Comment: This analysis of breast cancer mortality contrasts with a similar study of cervical cancer in Scandinavia: Although access to surgery and radiation therapy was comparable among all Nordic countries from 1965 through 1980, large reductions in cervical cancer mortality during this period were observed in countries with nationwide cytology screening but not in countries with delayed implementation of such screening. Authors of another recent study (JW Womens Health Sep 22 2010) have also made a credible argument that screening mammography plays a limited role in lowering breast cancer mortality. Improvements in breast cancer management (and access to treatment) seem to be more important. Overall, these observations should help clinicians to be comfortable adopting a flexible approach to when and how often women choose to be screened (JW Womens Health Jul 28 2011).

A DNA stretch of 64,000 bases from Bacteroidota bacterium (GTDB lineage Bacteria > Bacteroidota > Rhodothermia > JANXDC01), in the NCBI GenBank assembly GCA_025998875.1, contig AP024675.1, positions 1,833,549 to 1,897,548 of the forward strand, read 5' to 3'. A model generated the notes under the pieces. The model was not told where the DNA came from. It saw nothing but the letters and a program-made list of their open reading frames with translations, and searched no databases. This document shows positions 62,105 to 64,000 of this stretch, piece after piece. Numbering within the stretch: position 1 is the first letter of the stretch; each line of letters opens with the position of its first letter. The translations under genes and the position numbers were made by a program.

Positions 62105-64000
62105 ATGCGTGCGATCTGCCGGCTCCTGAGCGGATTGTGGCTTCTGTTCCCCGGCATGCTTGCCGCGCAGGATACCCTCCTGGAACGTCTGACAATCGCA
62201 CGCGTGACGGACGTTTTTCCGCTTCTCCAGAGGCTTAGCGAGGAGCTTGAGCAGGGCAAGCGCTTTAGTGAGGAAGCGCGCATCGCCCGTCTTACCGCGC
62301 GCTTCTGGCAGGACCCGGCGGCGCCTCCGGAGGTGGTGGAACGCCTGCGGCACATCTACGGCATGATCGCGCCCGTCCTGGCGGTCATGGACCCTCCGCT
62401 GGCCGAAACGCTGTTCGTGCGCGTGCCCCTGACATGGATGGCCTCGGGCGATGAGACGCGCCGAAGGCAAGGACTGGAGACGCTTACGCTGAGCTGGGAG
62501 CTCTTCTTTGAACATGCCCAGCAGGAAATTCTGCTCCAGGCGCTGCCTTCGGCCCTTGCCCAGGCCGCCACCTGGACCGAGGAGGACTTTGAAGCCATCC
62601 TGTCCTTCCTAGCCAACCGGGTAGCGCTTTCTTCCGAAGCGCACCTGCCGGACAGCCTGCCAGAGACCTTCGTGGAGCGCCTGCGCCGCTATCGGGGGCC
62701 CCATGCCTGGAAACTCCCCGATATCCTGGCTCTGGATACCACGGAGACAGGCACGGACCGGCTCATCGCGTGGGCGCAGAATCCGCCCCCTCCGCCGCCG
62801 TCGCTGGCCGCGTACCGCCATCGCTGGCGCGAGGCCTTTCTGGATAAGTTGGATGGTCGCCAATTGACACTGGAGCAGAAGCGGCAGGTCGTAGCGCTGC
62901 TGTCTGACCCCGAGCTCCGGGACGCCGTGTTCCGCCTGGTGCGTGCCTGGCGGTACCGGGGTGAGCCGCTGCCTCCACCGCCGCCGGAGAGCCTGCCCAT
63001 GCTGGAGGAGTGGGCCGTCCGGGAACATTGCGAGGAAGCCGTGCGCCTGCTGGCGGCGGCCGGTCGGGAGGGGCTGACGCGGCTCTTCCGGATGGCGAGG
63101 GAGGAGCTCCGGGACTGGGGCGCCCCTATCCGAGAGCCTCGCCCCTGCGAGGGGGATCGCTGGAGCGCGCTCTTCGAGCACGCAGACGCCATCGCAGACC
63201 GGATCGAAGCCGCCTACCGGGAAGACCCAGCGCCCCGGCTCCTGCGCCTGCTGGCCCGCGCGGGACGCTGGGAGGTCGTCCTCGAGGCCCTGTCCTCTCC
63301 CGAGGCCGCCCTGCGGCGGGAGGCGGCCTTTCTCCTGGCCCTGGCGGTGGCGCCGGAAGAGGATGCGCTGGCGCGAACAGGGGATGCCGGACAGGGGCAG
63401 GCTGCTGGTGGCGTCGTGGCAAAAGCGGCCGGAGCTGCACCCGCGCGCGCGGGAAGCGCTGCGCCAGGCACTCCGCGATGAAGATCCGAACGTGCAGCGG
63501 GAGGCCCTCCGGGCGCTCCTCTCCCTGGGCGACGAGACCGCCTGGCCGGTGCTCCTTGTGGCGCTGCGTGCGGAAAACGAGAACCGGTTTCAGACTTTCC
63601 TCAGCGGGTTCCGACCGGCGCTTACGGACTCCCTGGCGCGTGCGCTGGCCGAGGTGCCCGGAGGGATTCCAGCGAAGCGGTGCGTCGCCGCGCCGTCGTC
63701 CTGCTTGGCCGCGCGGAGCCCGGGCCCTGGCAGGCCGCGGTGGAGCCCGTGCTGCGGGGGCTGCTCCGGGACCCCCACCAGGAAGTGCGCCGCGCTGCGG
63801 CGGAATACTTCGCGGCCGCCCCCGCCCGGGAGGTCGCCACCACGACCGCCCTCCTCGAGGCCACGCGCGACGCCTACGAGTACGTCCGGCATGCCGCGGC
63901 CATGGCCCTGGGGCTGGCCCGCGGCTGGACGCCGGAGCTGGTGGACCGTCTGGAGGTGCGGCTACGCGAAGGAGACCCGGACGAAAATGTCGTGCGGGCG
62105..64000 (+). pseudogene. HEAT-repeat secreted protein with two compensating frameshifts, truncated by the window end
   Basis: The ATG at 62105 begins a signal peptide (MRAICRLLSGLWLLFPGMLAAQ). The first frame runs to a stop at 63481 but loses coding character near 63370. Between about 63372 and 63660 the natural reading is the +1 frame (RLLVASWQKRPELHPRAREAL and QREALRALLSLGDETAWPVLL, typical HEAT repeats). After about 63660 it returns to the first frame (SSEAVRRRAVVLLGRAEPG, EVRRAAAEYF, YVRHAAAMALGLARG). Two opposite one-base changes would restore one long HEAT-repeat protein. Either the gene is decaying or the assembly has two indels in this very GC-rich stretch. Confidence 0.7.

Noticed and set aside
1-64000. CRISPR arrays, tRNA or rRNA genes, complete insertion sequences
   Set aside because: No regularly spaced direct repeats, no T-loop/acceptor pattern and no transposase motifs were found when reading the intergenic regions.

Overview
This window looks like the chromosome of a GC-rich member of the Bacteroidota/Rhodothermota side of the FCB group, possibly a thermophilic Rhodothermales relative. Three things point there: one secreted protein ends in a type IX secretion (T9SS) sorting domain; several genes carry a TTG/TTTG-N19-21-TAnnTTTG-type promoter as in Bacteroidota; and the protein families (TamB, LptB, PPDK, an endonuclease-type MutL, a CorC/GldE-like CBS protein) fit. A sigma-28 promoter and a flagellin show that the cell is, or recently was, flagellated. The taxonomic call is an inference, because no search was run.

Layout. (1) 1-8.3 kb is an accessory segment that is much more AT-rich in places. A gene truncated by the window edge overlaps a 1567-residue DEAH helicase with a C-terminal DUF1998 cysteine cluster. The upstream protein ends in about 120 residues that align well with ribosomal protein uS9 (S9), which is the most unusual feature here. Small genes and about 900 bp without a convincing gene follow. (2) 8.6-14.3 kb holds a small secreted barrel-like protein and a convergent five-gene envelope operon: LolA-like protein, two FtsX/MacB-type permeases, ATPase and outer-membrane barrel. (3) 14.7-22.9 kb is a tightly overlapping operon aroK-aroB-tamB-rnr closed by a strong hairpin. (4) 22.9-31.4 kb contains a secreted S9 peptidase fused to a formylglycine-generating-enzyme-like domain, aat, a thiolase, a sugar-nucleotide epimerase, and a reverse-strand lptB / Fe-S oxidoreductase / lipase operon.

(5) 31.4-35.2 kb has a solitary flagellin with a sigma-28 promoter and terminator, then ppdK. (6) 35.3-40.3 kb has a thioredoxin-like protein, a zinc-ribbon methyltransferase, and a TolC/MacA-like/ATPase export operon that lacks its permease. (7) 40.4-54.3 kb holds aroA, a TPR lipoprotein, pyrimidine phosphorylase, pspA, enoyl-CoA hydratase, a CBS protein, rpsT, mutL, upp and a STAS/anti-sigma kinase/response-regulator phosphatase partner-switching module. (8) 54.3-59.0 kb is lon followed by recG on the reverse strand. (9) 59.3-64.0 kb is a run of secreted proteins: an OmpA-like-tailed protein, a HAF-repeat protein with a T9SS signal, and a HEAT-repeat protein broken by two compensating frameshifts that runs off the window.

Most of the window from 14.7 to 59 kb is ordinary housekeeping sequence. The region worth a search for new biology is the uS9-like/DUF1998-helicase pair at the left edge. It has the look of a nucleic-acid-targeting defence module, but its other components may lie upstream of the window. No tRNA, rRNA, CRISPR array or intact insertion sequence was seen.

Andrew M. Kaunitz, MD Published in Journal Watch Women's Health August 11, 2011
     Citation(s): Autier P et al. Breast cancer mortality in neighbouring European countries with different levels of screening but similar access to treatment: Trend analysis of WHO mortality database. BMJ 2011 Jul 28; 343:d4411. (http://dx.doi.org/10.1136/bmj.d4411) http://www.ncbi.nlm.nih.gov/pubmed/21798968?dopt=Abstract
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Omega-3 DHA Boosted Infants’ Brains
DHA-fortified formula improved brain function at 12 months … prior research has had mixed results, likely due to the maternal DHA transferred to fetuses and nursing infants
by Craig Weatherby
     Health authorities worldwide agree that the long-chain omega-3 fatty acid called DHA is essential throughout pregnancy and nursing. Omega-3 DHA is needed to help prevent premature birth and its complications, and ensure proper brain and eye development and healthy birth weight. Accordingly, U.S. and international health agencies advise pregnant and nursing women to consume at least 200mg of DHA daily – by eating fatty fish or taking fish oil supplements – and DHA is added to many infant formulas.